Museum Quality


by Edward A. Mero

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Museum Quality

The World Class Museums

Uffizi & Pitti Gallery

Birthplace of the Italian Renaissance, the fertile hotbed of artistic genius known as Florence is itself a museum.  Still, the storied city boasts many actual museums--but none contain holdings of such exquisite beauty as the linked Uffizi and Pitti Galleries, rivaling any in the world.

The Tate Gallery

The Tate Gallery is a work in progress. Although it began as one building on one site, the Tate is now a network of four major museums throughout England, and it is expanding. The conglomerate houses the United Kingdom’s national collection of art from the 16th century to the present day, along with modern and contemporary art from other countries.

The J. Paul Getty Museum

The J. Paul Getty Museum is actually two distinctive sites. Enjoying a sea breeze on a hilltop in Malibu (with a Pacific Palisades address), the Getty Villa is on par with any great Roman villa.  The building and grounds are spectacular—with lush sculpture gardens, turquoise pools, and sparkling fountains, the ideal setting for a collection dedicated to antiquities from ancient Greece, Rome, and Etruria.  This location also serves as a state-of-the-art educational center.

The Barnes Collection

In new quarters in downtown Philadelphia, Albert C. Barnes’ collection remains an extraordinary representation of impressionist and early modernist European and American paintings, as well as African sculptures and Pennsylvania folk art.  The rooms remain true to the original suburban Merion, Pennsylvania, location, and the art is displayed in the unique Barnes style—containing double- and triple-hung walls, and a powerful mix of impressionist styles. More important, Matisse, Cézanne, and Van Gogh still rule.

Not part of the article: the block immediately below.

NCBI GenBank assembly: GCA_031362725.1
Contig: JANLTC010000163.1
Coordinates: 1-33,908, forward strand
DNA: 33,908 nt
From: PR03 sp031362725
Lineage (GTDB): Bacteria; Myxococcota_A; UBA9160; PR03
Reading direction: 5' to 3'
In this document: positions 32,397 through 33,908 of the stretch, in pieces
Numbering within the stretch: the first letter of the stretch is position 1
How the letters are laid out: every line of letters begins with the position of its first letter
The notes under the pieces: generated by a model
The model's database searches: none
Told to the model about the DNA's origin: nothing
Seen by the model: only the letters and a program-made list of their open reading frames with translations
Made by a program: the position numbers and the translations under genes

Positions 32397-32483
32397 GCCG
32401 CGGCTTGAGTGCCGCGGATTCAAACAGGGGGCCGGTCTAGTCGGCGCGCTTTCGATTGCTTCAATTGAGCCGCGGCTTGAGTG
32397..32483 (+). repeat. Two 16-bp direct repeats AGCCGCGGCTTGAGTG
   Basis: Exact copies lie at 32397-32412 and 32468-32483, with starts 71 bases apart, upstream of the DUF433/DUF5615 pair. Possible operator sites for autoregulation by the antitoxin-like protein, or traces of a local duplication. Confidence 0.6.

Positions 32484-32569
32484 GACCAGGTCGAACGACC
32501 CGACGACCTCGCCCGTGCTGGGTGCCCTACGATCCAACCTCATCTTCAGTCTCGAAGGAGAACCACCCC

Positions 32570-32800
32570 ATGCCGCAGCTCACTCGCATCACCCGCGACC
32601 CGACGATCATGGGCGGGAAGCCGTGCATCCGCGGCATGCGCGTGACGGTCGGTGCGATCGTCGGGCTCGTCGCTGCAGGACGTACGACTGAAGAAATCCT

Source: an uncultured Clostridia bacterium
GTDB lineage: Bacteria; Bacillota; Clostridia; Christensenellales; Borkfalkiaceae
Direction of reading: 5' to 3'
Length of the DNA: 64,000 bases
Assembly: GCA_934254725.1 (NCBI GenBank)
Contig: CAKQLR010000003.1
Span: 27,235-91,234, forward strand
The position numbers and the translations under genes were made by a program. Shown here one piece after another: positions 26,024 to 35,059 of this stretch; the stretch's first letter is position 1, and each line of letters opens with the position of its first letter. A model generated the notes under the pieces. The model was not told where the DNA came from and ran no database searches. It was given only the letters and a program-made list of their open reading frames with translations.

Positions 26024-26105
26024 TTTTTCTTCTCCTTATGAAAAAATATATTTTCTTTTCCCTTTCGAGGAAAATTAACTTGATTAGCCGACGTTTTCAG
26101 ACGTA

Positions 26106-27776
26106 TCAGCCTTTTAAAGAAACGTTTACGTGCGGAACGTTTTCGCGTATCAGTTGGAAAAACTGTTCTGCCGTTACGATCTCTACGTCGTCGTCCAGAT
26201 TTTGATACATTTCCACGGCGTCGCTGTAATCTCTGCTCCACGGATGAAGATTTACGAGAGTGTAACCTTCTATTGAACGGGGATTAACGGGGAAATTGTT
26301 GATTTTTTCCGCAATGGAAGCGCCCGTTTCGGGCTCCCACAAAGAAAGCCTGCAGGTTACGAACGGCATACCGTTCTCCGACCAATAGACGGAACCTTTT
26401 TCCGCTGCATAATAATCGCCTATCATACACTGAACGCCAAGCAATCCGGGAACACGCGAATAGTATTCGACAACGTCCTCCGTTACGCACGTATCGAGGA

The Frick Collection

The Frick mansion’s interior is one of those intimate gallery spaces that rival the artwork on display.  The gem-like rooms alone demand several unhurried visits. And the artwork is spectacular.  The Google Art Project (an online archive of museums around the world) includes the collection among its virtual tours, providing close-up and detailed visual access. Several of the Frick paintings featured have been masterfully reproduced by Prestige Fine Art.

The Art Institute of Chicago

The Lion statues flanking the Art Institute’s main entrance on South Michigan Avenue are immediately recognizable, as is the large canvas upon entering:  Georges-Pierre Seurat’s Sunday Afternoon on the Island of La Grande Jatte—as well as Gustave Caillebotte’s equally grand Paris Street, Rainy Day. this is one of the world’s most well-known museums, and it is America’s second-largest, behind only the Metropolitan Museum of Art.  It grew from a small design studio on Dearborn Street founded by 35 artists, with a mission of becoming an art school and gallery, to an academy of fine arts after the Great Chicago Fire in 1871. A little more than ten years afterward, it took the name that we know today and eventually settled at its present location.

The Philadelphia Museum Of Art

Although it is one of the largest museums in the United States, with world-class master works by some of the greatest American and European artists that ever lived, including French impressionists and post-impressionists, and an almost unrivaled collection of Asian art, it is the museum’s steps that have become a cultural icon--the staircase that Rocky Balboa ran up and down to get into shape.  The film hero’s bronze statue strikes a triumphant pose nearby.

The Metropolitan Museum Of Art, New York City

A Fifth Avenue landmark, the “Met” is a virtual palace of art.  The building’s grand, sweeping staircase and Beaux-Arts façade are known the world over, and the awe-inspiring breadth of the museum’s collections--from wings dedicated to great paintings and sculpture throughout art history, to rare antiquities from the Egyptian, Greek, and Roman empires--is legendary.

The Louvre, Paris, France

The Louvre is one of the world’s largest museums, and it is truly a monument to art.  Its architecture and interior spaces are as renowned as its art collections, which encompass every aspect of Western art.  The building has evolved over 800 years and offers a concise history of French architecture.

The National Gallery of Art, Washington, D.C.

Located on the National Mall of the nation’s capital, this museum was founded in 1937 for “we, the people.”  The original West building, with its stately columns and domed rotunda (modeled on Rome’s Pantheon) befits nearby Capitol Hill--not surprising since the neoclassical building was designed by architect John Russell Pope, who later created the Jefferson Memorial.  The collection includes paintings, drawings, photographs, and sculpture tracing Western art from the Middle Ages to today.   This building houses the only painting by Leonardo Di Vinci in the United States, a portrait titled Ginevra de’ Benci.

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